What’s the Difference Between Erectile Dysfunction (ED) and Premature Ejaculation (PE)?

Written by HeyDoctor Medical Team

They're both common, but have some important differences.

Premature ejaculation and erectile dysfunction are different conditions that can sometimes be related, but can also occur separately. Premature ejaculation can be a sign of erectile dysfunction, but it also could mean a lot of other things.

You’re in good company

But hey, before we get started: both of these things are common issues and will probably happen to you at some point in your life if you’re sexually active and have a penis. Neither one means you’re bad at sex, and that goes for your partner too! Both premature ejaculation and erectile dysfunction, if they happen often enough to be a problem, are highly treatable. There are so many taboos and so much shame around these topics—a lot of the cultural messages we see tie our ability to perform sexually to our self-worth, and that can be stressful to say the least!

If you have a long-term partner, talk with them about it (ideally not after a negative sexual encounter) openly, lovingly, and blame-free. And know that premature ejaculation and erectile dysfunction don’t mean that your sexual abilities are lacking. Similarly, they don’t mean that your partner is just that good, in the case of premature ejaculation, or not good enough in the case of erectile dysfunction. Take the issue of whose fault it is out of the conversation: it’s either just a thing that happens sometimes, or it’s a sign of some deeper psychological or physical issue that needs addressing. You (or both of you) might have some work to do to fix it, but don’t think of it as a failure—in fact, that could make the problem worse.

So! These conditions don’t mean you’ve failed as a person and a partner. Easier said than done, I know, but try to keep that in mind, okay? Okay. Let’s get to the info.

Premature ejaculation

Premature ejaculation is just that: a person with a penis having an orgasm before they want to, despite their efforts. There’s a lot of shame and taboo around the topic, but the truth is it’s extremely common, and often not a cause for concern.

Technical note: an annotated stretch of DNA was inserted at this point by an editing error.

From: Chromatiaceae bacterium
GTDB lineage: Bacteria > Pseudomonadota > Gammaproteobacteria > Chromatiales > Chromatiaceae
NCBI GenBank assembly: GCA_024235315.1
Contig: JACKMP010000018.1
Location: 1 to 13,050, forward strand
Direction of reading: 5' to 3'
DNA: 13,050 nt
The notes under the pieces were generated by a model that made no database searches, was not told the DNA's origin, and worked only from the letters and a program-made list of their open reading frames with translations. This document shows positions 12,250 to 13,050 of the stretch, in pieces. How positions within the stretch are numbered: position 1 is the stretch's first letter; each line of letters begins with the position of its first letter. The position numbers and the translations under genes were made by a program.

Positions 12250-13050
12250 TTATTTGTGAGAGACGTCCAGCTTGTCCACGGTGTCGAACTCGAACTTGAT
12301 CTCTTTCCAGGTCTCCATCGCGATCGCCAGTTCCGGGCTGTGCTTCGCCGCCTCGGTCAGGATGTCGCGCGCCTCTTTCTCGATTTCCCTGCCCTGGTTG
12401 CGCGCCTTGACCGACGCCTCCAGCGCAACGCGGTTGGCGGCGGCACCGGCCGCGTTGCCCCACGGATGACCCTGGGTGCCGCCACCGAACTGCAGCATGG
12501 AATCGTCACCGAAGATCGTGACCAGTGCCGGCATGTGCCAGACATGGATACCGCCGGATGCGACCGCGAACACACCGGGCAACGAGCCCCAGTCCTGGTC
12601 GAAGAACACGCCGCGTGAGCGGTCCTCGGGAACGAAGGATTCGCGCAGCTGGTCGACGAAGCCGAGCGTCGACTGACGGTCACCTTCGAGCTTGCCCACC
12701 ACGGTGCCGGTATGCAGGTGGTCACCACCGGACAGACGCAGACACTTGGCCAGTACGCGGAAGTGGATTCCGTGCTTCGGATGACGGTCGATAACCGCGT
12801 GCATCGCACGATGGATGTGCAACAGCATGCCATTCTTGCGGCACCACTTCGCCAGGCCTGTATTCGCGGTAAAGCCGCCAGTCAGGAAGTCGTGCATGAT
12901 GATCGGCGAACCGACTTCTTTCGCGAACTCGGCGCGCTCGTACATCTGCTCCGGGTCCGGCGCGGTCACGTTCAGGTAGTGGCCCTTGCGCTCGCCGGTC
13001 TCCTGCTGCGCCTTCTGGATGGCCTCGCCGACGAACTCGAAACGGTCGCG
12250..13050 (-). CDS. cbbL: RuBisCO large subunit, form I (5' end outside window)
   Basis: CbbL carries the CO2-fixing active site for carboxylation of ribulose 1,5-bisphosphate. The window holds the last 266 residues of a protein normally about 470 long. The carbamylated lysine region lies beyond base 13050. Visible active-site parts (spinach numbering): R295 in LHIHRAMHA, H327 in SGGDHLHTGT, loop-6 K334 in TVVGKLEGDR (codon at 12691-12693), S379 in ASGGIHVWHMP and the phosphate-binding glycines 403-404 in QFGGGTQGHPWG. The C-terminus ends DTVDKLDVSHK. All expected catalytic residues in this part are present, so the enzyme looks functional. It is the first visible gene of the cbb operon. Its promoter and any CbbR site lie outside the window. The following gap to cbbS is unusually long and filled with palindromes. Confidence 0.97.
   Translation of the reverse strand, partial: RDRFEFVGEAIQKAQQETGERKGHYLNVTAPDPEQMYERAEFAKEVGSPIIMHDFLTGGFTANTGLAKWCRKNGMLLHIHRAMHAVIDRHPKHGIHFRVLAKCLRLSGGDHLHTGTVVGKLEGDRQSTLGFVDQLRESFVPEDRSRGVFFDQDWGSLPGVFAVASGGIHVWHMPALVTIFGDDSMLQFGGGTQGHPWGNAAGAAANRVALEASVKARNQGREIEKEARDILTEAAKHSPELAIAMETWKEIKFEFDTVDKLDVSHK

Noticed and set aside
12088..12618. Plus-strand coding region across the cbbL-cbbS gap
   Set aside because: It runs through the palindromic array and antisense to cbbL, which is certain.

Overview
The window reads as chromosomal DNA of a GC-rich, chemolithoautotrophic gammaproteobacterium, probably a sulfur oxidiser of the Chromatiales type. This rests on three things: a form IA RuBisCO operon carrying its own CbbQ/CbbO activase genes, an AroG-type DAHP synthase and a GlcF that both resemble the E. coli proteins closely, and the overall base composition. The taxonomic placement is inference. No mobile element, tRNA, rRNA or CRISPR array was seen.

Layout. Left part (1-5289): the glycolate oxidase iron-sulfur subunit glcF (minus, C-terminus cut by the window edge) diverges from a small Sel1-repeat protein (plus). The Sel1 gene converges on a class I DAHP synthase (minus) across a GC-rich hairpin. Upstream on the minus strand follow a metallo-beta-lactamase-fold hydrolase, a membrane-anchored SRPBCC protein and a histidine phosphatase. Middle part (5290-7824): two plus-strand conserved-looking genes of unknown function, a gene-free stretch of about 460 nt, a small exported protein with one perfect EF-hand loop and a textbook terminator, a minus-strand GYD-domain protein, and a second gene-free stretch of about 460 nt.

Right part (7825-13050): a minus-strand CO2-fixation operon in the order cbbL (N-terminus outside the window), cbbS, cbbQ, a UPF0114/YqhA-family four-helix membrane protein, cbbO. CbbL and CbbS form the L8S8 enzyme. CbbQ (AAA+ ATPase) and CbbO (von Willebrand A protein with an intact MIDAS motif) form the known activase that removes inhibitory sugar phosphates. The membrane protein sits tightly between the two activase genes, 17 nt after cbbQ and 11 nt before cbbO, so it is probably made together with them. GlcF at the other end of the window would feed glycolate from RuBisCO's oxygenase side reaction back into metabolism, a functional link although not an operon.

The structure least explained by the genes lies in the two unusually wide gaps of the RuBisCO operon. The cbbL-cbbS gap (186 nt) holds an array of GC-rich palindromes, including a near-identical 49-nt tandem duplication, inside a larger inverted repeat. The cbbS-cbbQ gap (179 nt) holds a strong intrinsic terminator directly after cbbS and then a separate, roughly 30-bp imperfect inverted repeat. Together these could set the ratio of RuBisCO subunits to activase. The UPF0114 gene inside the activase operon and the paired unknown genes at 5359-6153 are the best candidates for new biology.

If it happens a lot, though — nearly all the time — or if it causes you anxiety to the point where you avoid sex, it’s probably time to see what you can do about it. Premature ejaculation is highly treatable, but there are a lot of factors that can cause it, both physical and mental/emotional.

Some physical factors that can cause premature ejaculation:

  • Erectile dysfunction (more on that in a bit)
  • Hormonal imbalances
  • Inflammation
  • Genetics

Psychological factors include:

  • Stress
  • Depression
  • Anxiety
  • Sexual trauma
  • Relationship issues
  • Shame/guilt about sex

The bottom line is, if you feel unsatisfied with your sexual performance, or get anxious about it, talk to a doctor. You won’t be the first or the last, and there may be easy solutions—don’t subject yourself to an unhappy sex life just because you’re afraid to approach a difficult topic!

Erectile dysfunction

Erectile dysfunction is a blanket term that can describe symtpoms like the inability to get or keep an erection that’s firm enough for sex, or not being able to ejaculate. Like premature ejaculation, it’s very common, and happens to just about everyone from time to time. Also similar to premature ejaculation, it’s usually very treatable. There’s a lot of misinformation out there: for example, it doesn’t only happen to older people; it can happen at any age. But although it’s more common as you age, it’s also not an inevitable part of aging.

Erectile dysfunction can have a lot of the same psychological causes as premature ejaculation—stress, trauma, depression, anxiety, and the like are common culprits.

However, erectile dysfunction might be a symptom of a more serious health concern. A few common conditions that can cause erectile dysfunction are:

  • Obesity
  • Sleep disorders
  • Nerve damage
  • Alcoholism
  • High blood pressure
  • Tobacco use
  • High cholesterol

That list isn’t comprehensive, but as you can see, there are a lot of potential reasons you might be experiencing erection issues.

You probably already know what I’m going to say: if this happens to you often enough that it’s seriously impacting your sex life or mental health, see a doctor. Or, you can always see us, quickly and discreetly. Don’t suffer in silence!

The views expressed in this article intend to highlight alternative studies and induce conversation. They are the views of the author and do not necessarily represent the views of HeyDoctor, and are for informational purposes only, even if and to the extent that this article features the advice of physicians and medical practitioners. This article is not, nor is it intended to be, a substitute for professional medical advice, diagnosis, or treatment, and should never be relied upon for specific medical advice.

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